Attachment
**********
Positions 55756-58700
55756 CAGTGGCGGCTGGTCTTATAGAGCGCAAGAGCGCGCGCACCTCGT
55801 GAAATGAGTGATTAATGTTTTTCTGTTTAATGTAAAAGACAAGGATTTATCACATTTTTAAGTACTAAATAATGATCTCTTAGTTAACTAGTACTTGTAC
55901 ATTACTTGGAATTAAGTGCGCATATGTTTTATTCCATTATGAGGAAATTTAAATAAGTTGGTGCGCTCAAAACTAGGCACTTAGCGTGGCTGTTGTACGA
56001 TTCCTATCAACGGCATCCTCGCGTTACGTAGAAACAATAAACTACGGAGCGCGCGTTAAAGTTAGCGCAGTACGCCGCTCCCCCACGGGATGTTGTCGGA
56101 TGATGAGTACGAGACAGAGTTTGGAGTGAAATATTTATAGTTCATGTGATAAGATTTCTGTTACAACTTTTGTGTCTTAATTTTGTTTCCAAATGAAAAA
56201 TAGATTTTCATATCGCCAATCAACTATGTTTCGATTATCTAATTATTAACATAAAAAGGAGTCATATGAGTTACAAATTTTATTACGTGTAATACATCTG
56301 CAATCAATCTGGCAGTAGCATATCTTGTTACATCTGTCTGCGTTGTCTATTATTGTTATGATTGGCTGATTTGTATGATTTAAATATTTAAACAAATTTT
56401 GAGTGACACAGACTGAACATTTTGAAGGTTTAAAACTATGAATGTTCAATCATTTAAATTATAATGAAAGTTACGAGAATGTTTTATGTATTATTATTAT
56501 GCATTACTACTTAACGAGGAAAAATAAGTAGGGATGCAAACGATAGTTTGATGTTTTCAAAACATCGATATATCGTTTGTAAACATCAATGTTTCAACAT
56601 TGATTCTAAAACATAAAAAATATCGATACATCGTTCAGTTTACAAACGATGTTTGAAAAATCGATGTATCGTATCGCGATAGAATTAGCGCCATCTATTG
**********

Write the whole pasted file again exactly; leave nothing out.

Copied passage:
Positions 55756-58700
55756 CAGTGGCGGCTGGTCTTATAGAGCGCAAGAGCGCGCGCACCTCGT
55801 GAAATGAGTGATTAATGTTTTTCTGTTTAATGTAAAAGACAAGGATTTATCACATTTTTAAGTACTAAATAATGATCTCTTAGTTAACTAGTACTTGTAC
55901 ATTACTTGGAATTAAGTGCGCATATGTTTTATTCCATTATGAGGAAATTTAAATAAGTTGGTGCGCTCAAAACTAGGCACTTAGCGTGGCTGTTGTACGA
56001 TTCCTATCAACGGCATCCTCGCGTTACGTAGAAACAATAAACTACGGAGCGCGCGTTAAAGTTAGCGCAGTACGCCGCTCCCCCACGGGATGTTGTCGGA
56101 TGATGAGTACGAGACAGAGTTTGGAGTGAAATATTTATAGTTCATGTGATAAGATTTCTGTTACAACTTTTGTGTCTTAATTTTGTTTCCAAATGAAAAA
56201 TAGATTTTCATATCGCCAATCAACTATGTTTCGATTATCTAATTATTAACATAAAAAGGAGTCATATGAGTTACAAATTTTATTACGTGTAATACATCTG
56301 CAATCAATCTGGCAGTAGCATATCTTGTTACATCTGTCTGCGTTGTCTATTATTGTTATGATTGGCTGATTTGTATGATTTAAATATTTAAACAAATTTT
56401 GAGTGACACAGACTGAACATTTTGAAGGTTTAAAACTATGAATGTTCAATCATTTAAATTATAATGAAAGTTACGAGAATGTTTTATGTATTATTATTAT
56501 GCATTACTACTTAACGAGGAAAAATAAGTAGGGATGCAAACGATAGTTTGATGTTTTCAAAACATCGATATATCGTTTGTAAACATCAATGTTTCAACAT
56601 TGATTCTAAAACATAAAAAATATCGATACATCGTTCAGTTTACAAACGATGTTTGAAAAATCGATGTATCGTATCGCGATAGAATTAGCGCCATCTATTG